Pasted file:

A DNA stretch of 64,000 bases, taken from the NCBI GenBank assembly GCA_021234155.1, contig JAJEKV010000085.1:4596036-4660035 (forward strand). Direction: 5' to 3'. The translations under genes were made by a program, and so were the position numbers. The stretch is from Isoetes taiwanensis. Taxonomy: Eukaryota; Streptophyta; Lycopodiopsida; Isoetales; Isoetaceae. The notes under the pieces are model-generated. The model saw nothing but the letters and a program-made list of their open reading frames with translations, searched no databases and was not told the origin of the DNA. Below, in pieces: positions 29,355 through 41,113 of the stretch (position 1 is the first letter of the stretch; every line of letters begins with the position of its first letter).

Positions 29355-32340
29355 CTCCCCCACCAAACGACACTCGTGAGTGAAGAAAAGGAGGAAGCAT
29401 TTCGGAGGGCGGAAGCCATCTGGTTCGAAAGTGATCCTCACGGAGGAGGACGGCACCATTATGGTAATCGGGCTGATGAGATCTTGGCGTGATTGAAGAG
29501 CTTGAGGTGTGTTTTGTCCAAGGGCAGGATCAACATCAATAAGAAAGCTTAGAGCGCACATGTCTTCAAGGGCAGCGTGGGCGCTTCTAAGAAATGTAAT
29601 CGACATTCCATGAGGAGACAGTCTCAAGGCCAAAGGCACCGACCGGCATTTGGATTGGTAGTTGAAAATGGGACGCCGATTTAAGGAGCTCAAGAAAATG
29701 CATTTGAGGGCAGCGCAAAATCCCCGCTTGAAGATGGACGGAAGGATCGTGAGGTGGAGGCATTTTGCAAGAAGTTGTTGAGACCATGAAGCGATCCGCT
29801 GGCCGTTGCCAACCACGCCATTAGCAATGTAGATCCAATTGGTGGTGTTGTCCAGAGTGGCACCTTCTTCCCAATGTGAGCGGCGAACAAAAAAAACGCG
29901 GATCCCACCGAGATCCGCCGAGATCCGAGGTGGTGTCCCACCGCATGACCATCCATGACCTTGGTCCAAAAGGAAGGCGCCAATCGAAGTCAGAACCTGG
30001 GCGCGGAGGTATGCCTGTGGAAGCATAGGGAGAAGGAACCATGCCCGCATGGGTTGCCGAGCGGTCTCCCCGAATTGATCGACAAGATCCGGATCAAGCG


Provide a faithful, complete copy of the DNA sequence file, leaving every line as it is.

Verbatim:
A DNA stretch of 64,000 bases, taken from the NCBI GenBank assembly GCA_021234155.1, contig JAJEKV010000085.1:4596036-4660035 (forward strand). Direction: 5' to 3'. The translations under genes were made by a program, and so were the position numbers. The stretch is from Isoetes taiwanensis. Taxonomy: Eukaryota; Streptophyta; Lycopodiopsida; Isoetales; Isoetaceae. The notes under the pieces are model-generated. The model saw nothing but the letters and a program-made list of their open reading frames with translations, searched no databases and was not told the origin of the DNA. Below, in pieces: positions 29,355 through 41,113 of the stretch (position 1 is the first letter of the stretch; every line of letters begins with the position of its first letter).

Positions 29355-32340
29355 CTCCCCCACCAAACGACACTCGTGAGTGAAGAAAAGGAGGAAGCAT
29401 TTCGGAGGGCGGAAGCCATCTGGTTCGAAAGTGATCCTCACGGAGGAGGACGGCACCATTATGGTAATCGGGCTGATGAGATCTTGGCGTGATTGAAGAG
29501 CTTGAGGTGTGTTTTGTCCAAGGGCAGGATCAACATCAATAAGAAAGCTTAGAGCGCACATGTCTTCAAGGGCAGCGTGGGCGCTTCTAAGAAATGTAAT
29601 CGACATTCCATGAGGAGACAGTCTCAAGGCCAAAGGCACCGACCGGCATTTGGATTGGTAGTTGAAAATGGGACGCCGATTTAAGGAGCTCAAGAAAATG
29701 CATTTGAGGGCAGCGCAAAATCCCCGCTTGAAGATGGACGGAAGGATCGTGAGGTGGAGGCATTTTGCAAGAAGTTGTTGAGACCATGAAGCGATCCGCT
29801 GGCCGTTGCCAACCACGCCATTAGCAATGTAGATCCAATTGGTGGTGTTGTCCAGAGTGGCACCTTCTTCCCAATGTGAGCGGCGAACAAAAAAAACGCG
29901 GATCCCACCGAGATCCGCCGAGATCCGAGGTGGTGTCCCACCGCATGACCATCCATGACCTTGGTCCAAAAGGAAGGCGCCAATCGAAGTCAGAACCTGG
30001 GCGCGGAGGTATGCCTGTGGAAGCATAGGGAGAAGGAACCATGCCCGCATGGGTTGCCGAGCGGTCTCCCCGAATTGATCGACAAGATCCGGATCAAGCG